“Most of the factories in Bangladesh are running with 5-10% fat such as low performing staff, over staff, production wastage, rejected products, additional price of RM, inefficient maintenance operations etc. By identifying those fat areas and taking corrective action the factory can keep on running without any unnecessary fat.”
To mitigate the impact of this crisis, we have to make at least six months’ prior plan. If a factory previously made apparel products for A category buyer, then a leader should also contact and talk to B and C or D category buyers to onboard the buyers to get orders.
Lower category buyers will also come as he will see that an A category garment is giving products at lower category prices. It is safer and reliable to work with that complied garment rather than going to a Chinese non-complained cheap garment factory. Thus getting more orders can make up for the orders it has lost.
As for techniques, survival comes first. Setting the survival strategy is paramount. A lot of apparel factories goes for manpower cut as the primary solution for survival. But an exemplary leader should watch the global scenario unfolding, and as I said earlier, talk to his buyers to project consumer consumption trends and plan accordingly.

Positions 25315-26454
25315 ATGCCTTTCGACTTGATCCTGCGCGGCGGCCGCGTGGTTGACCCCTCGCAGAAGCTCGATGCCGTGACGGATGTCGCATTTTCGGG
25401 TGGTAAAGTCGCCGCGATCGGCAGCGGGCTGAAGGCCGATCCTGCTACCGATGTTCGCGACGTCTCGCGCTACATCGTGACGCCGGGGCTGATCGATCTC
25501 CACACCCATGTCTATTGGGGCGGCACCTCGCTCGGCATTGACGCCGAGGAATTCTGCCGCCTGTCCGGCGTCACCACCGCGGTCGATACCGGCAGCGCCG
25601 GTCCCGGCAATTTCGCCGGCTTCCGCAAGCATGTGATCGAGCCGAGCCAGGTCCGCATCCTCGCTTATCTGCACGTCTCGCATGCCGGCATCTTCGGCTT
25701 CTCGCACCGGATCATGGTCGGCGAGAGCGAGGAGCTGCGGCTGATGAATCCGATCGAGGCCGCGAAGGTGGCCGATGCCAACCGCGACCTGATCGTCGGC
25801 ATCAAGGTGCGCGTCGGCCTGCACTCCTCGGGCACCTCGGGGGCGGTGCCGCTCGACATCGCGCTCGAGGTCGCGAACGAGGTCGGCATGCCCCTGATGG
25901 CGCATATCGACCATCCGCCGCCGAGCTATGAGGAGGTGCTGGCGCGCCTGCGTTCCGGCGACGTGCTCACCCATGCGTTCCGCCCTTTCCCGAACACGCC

And as for the idle manpower in this COVID-19 pandemic, a leader has to utilize in other areas instead of going for new recruits. It has other positive implications as well – as we lack skilled manpower – like making the workforce multi-dimensional.
At the same time, calculating essential factory costs and maintenance compare to the business he will make in 6-12 months, and see his/her capacity – how much factory capacity is sitting idle. Same way, pinpointing other excess cost leakages and remove it to save up cost.
And down the line, if it saves 5-10% annually, which is a lot. Most of the factories in Bangladesh are running with 5-10% fat such as low performing staff, over staff, production wastage, rejected products, the additional price of RM, inefficient maintenance operations, etc. By identifying those fat areas and taking corrective action the factory can keep on running without any unnecessary fat.
Textile Today: What is Dekko’s plans in this period? What strategies has Dekko taken to overcome the crisis?
Abdur Rouf: We kept our factories closed for one month. Afterward, our factory has been quite busy as we are getting enough orders. One of the big reason is that previously a big portion of garment accessories was supplied by China. Now a lot of buyers are shifting from China and placing orders locally to ensure fast and secure support from nearby sources.